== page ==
1.  Reduce its retail energy usage 20% by 2018 using a 2003 baseline.
  2.  Reduce its retail water usage by 10% by 2015 and 20% by 2020, using a 2010 baseline.
  3. Reduce its retail GHG emissions by 10% by 2015 and 20% by 2020, using a 2010 baseline.

Focus on Energy

In order to meet these mandates, WEE will begin by estimating baseline usage by collecting current and historical DWR retail energy bills and meter data.  WEE will then create a current inventory of all retail loads, down to the plug load level. 

In order to form a focused plan to best reduce energy usage, WEE will use a combination of:

  1. Contracts with companies that perform comprehensive building energy audits,
  2.  Contracts with certified Energy Service Companies (ESCOs) who will perform energy audits,
  3.  Propose solutions that are eligible for utility on-bill financing, and perform energy self-audits.

Auditing may involve measuring any and all energy loads, down to the plug load level, in order to determine a building's energy profile.  Depending on the usage patterns, energy efficient solutions may be different from building to building.

How May This Impact Me?

WEE wants to make the auditing process as unobtrusive as possible.  Your office will be contacted, and an agreement will be made with the approving authority before any work is to be done on the premises.  Contractors, consultants, and our staff will not show up unannounced or unscheduled.

Who's Paying for Energy Efficiency Upgrades and Projects?

WEE are on the lookout for multiple sources of funding.  Some of the projects that DWR completed utilized ARRA (American Recovery and Reinvestment Act) funds from the Federal government.  Some potential sources of future projects include funds from State initiatives such as Proposition 39, or utility initiatives such as On-Bill Financing and other sources.

What is Energy Efficiency? What is Energy Efficiency?

According to the Lawrence Berkeley National Library, energy efficiency is "using less energy to provide the same service". This idea can be applied to many aspects in life, including vehicles, buildings, homes, manufacturing, and the government. This reduces the amount of greenhouse gas emissons that are released into the atmosphere.







Energy Saving Apps! Energy Saving Apps!

Here are five apps for your phone that helps with energy saving in your life and home!


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1.) Light Bulb Finder (Free) - $ 120 saving per year: http://www.lightbulbfinder.net

"Light Bulb Finder is a free mobile phone application that makes it easy to switch from conventional light bulbs to energy-saving equivalents with the right fit, style and light quality. View bulb images, cost, savings, and environmental impact. Create shopping lists, and buy bulbs directly through the app or at local stores".

Steps to use Light Bulb Finder:
.-Input data

  • Average cost of electricity for the area(area code)
  • Type of device the light bulb is used on
  • Type of light bulb it is
  • How many watts the light bulb
  • Blub usage per day

After inputting this information, you receive:

  •  Recommend bulb
  •  Payback investment
  • Cost of bulb
  •  Savings
  • CO2 reduction


2.)    greenMeter app($ 5.99 – only for iphone and itouch) http://hunter.pairsite.com/greenmeter/

"greenMeter is an app for the iPhone and iPod Touch that computes your vehicle's power and fuel usage characteristics and evaluates your driving to increase efficiency, reduce fuel consumption and cost, and lower your environmental impact. Results are displayed in real time, while driving, to give instantaneous feedback. Measures acceleration, aerodynamic drag and rolling resistance at certain speeds to determine fuel consumption, carbon footprint, fuel cost".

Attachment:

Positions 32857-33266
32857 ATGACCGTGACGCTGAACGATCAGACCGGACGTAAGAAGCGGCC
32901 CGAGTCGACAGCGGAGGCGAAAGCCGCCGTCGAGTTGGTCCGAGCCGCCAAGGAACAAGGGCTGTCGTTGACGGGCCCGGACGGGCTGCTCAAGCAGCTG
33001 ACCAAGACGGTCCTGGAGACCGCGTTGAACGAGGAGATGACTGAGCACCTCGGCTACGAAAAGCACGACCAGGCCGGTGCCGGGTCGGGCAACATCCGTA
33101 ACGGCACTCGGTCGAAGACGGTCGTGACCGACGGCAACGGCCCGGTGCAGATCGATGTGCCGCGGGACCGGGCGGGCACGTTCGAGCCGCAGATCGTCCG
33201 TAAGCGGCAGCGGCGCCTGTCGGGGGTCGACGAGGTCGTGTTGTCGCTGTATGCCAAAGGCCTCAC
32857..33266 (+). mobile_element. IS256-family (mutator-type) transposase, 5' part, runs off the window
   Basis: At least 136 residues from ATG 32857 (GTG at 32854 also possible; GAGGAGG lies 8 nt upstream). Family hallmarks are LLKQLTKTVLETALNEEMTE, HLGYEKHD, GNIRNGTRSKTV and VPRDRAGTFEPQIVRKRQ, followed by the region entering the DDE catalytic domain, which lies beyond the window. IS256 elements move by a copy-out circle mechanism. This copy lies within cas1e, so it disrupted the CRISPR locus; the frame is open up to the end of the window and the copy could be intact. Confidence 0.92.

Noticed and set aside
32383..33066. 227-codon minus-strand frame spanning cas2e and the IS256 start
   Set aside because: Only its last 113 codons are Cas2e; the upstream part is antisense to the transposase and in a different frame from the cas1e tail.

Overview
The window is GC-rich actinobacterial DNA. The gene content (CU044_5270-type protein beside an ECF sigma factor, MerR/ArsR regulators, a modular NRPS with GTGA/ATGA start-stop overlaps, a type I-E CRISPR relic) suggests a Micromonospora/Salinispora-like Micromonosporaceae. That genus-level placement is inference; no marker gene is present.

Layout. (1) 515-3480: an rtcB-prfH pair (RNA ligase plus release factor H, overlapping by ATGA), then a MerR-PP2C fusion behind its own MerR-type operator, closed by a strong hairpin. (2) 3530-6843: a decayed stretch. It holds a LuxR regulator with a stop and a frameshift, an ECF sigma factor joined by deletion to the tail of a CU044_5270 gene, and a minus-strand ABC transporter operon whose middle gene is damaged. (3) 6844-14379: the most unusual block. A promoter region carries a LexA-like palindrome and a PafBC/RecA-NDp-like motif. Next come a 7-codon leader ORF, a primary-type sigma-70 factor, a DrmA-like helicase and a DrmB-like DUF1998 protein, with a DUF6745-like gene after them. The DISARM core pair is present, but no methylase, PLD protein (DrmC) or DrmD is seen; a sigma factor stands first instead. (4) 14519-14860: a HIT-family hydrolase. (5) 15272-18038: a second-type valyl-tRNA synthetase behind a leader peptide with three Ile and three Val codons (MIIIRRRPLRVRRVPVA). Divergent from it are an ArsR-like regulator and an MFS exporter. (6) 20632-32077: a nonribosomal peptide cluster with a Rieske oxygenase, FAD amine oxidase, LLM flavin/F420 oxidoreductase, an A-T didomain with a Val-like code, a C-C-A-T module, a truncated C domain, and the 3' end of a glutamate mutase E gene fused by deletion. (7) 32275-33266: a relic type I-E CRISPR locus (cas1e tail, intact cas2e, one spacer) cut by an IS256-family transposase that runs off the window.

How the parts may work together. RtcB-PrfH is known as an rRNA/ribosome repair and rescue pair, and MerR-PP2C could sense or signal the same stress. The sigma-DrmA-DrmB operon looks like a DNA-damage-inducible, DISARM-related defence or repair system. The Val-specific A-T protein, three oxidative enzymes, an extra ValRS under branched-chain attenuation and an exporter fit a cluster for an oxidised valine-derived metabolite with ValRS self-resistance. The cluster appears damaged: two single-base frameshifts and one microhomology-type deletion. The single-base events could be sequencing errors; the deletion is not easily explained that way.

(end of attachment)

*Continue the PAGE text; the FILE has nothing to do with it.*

• Directly indicates if your driving is Eco-friendly
  • Input your vehicle information and current cost of fuel to get your results.


3.)    Vampire Power awareness app(iGo – $29.99-$99.99): http://www.igo.com/page/vampirepower

Vampire power is standby power from your appliances that drains electricity. These are plugs that that lets you turn on and off power to appliances when it's not in use. "The app provides a calculator, an energy quiz, energy conservation information, and an augmented reality marker which cooperates with iGo's Vampire Power Awareness web site. The app also directed users to iGo's energy efficient power adapters, designed to reduce and eliminate passive-state energy waste."


4.) Green Outlet app( $.99): https://itunes.apple.com/us/app/green-outlet/id329692231?mt=8

"Green Outlet helps you identify which of your household appliances are costing you the most to run so you can make informed decisions about your electric use. By selecting the types of appliances you use in your home and entering how many hours of use per day for each green outlet will predict what your electric bill will be for the month. While adding up the financial cost of your appliance use GO also adds up your household Carbon Footprint.
Green Outlet even alerts you when you have exceeded "Recommended Carbon Usage" based on US Government Guidelines".


5.) Nest app( unit - $249): http://www.nest.com/

"Nest learns your schedule, programs itself and can be controlled from your phone. Teach it well and Nest can lower your heating and cooling bills up to 20%".

Nest device determines the thermostat use and changes temperature according to the home's use. It lets you power on and off your thermostat from anywhere, and looks at savings and energy use for the home.






California Energy Stats California Energy Stats

  • In 2009, 11.6 percent of all electricity came from renewable resources such as wind, solar, geothermal, biomass and small hydroelectric facilities.